A combination of high demand and congestion has remained the order of the container market during the past six months. "Thus, high freight rates, charter rates, and asset prices as well as supply chain disruptions and liner operators reporting record results are appearing commonplace," BIMCO said in its latest update.

Container volumes, however, have shown some early signs of weakening. "Reported head-haul and regional container volumes, which are the drivers of rates and prices, profitability, and congestion, were down 0.4 percent y/y and 1.4 percent y/y respectively in March 2022 but remained 11 percent and 1.8 percent up in March 2019."

Though still high compared to the pre-Covid market, there has been a noticeable impact on rates and prices as well as activity in the asset markets, BIMCO said.

"The China Containerized Freight Index (CCFI) has slipped 12.6 percent from its peak in early-November 2021. In the time charter market, rates have slowed a little since peaking in late March and owners have had to accept much shorter time charter periods, which on average are now down to two years from a peak of four years in mid-2021."

Demand drivers
US inflation has risen to its highest levels since the 1980s and is weighing on discretionary income, and consumer confidence is at its lowest level since 2011, the report said.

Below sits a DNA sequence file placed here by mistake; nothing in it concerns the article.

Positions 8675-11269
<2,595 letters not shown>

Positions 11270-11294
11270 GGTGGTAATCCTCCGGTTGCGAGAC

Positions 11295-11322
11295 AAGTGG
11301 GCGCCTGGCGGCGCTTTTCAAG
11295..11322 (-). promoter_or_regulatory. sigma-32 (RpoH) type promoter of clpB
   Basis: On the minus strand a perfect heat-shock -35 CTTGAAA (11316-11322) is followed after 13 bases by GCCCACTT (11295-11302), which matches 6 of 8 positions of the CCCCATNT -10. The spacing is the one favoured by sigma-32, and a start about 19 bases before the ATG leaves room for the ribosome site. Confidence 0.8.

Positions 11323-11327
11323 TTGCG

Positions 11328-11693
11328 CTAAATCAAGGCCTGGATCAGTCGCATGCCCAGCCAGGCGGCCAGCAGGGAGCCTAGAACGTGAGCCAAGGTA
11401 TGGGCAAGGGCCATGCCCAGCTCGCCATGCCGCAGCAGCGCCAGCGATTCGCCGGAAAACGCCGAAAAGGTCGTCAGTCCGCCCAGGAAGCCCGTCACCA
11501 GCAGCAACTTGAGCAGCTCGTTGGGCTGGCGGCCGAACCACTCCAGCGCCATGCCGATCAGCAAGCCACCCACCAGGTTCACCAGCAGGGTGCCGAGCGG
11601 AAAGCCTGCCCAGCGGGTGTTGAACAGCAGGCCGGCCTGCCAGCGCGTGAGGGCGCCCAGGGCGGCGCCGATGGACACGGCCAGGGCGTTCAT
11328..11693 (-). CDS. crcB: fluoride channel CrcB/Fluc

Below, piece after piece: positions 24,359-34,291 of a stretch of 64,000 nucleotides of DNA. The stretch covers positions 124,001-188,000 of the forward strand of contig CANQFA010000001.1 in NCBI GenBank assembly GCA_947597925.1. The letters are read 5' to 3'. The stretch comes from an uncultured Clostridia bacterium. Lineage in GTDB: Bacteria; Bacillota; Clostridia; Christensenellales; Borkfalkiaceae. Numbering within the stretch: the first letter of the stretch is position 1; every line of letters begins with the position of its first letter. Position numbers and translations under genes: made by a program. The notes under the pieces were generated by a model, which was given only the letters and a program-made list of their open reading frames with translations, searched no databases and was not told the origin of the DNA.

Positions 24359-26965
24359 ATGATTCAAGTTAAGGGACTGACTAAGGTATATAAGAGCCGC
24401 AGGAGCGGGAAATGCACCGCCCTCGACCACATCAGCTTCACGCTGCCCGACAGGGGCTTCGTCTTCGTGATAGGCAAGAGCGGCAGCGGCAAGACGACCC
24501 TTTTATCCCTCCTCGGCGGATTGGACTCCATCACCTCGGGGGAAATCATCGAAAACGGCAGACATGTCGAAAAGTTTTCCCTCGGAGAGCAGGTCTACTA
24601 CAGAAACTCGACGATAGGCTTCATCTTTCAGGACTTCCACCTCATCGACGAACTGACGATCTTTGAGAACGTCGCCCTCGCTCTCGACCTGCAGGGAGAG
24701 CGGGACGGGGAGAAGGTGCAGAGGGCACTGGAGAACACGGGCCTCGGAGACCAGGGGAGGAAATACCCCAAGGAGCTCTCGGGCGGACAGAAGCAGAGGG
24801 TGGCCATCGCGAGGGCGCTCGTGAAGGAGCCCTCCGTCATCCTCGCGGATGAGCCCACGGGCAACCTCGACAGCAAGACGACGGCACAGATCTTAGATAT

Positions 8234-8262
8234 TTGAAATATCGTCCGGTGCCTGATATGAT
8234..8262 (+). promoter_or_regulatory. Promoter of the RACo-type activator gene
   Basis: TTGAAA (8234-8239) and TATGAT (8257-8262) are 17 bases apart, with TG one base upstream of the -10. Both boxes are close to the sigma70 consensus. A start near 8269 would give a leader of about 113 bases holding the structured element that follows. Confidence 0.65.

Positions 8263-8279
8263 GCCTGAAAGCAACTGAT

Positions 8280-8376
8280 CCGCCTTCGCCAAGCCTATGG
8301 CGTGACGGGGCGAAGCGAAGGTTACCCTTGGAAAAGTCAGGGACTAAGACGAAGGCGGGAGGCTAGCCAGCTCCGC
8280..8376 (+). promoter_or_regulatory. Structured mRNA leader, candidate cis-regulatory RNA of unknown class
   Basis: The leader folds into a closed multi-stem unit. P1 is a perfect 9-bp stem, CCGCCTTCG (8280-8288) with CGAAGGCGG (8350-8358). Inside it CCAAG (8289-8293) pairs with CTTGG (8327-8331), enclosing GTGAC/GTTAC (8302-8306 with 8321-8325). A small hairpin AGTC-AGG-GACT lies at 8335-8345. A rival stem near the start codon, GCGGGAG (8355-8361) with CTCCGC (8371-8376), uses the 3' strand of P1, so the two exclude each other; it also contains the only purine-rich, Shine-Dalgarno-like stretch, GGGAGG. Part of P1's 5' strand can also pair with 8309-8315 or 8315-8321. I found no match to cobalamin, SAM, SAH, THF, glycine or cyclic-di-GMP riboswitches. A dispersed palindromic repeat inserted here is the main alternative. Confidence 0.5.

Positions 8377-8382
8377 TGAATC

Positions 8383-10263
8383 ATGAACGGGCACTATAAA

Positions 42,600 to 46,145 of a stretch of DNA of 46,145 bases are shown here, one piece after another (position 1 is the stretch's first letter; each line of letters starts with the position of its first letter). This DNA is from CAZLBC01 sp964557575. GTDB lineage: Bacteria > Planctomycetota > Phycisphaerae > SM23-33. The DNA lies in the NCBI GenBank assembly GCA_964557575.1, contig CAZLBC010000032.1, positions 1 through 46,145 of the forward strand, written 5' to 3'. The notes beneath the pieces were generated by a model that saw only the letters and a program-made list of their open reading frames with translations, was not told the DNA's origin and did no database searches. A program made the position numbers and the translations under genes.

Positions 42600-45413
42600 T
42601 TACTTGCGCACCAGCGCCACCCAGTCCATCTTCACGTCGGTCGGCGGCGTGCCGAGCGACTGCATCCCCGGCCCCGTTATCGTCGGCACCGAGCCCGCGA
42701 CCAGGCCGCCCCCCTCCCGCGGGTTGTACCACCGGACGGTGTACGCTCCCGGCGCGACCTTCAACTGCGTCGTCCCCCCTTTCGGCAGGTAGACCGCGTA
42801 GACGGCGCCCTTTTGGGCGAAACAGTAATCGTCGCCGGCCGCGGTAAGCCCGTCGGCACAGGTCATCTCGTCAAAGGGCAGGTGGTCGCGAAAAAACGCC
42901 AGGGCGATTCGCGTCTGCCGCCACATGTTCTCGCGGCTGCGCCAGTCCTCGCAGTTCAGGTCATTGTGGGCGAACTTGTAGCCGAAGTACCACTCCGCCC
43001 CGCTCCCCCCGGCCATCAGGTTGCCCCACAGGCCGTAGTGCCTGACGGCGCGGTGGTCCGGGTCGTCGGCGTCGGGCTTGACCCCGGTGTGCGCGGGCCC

"Retail inventories relative to sales meantime remain 18.9 percent lower than in January 2020. Even if retail sales begin to slip, it could take a while before it impacts container volumes as retailers likely need to rebuild inventories. In absolute terms inventories are, however, higher than before Covid, and some are finding it hard to find additional warehouse space."

In Europe & Mediterranean region, consumers have reported the second-lowest confidence level on record, the report added. "In many countries, the pressure will be even higher than in North America and Europe & Mediterranean as food and energy expenses often add up to a much higher share of disposable income."

All in all, conditions for consumers appear to be worsening across most of the world and businesses will naturally be impacted as well, the report said.

Supply story
Contracting activity has been high since Q42020, and 6.3 million TEUs in new contracts have been signed. "Deliveries of these ships will begin in 2023 but many will be delivered in 2024 and 2025."

BIMCO estimates that the fleet will grow by 3 percent in 2022 and 7.7 percent in 2023, ending at 27.4 million TEUs by 2024.

"We believe that congestion will begin to ease towards the end of 2022 when markets enter a slow season. Naturally, it is too early to say whether sufficient landside capacity and efficiency improvements can be made to reduce congestion to pre-COVID levels, but we will assume that drag on effective capacity supply can be reduced to a maximum of 5 percent."

Niels Rasmussen, Chief Shipping Analyst, BIMCO

Niels Rasmussen, Chief Shipping Analyst, BIMCO says: "Supply is driven by large ships, especially in the 15k+ TEU segment."

Rasmussen is expecting profitabiity of carriers to fall back towards a lower level given higher bunker charges and lower forecasts of growth.

What next?
Indicators point to slower growth in demand for head-haul and regional trades during 2022 and 2023 than the industry was accustomed to pre-Covid. "Conversely, it appears that the fleet will on average grow faster over the two years than in the recent past, and faster than head-haul and regional trade demand."

It, therefore, follows that the supply/demand balance will weaken, and this should lead to lower freight and charter rates as well as second-hand ship prices, the report said.

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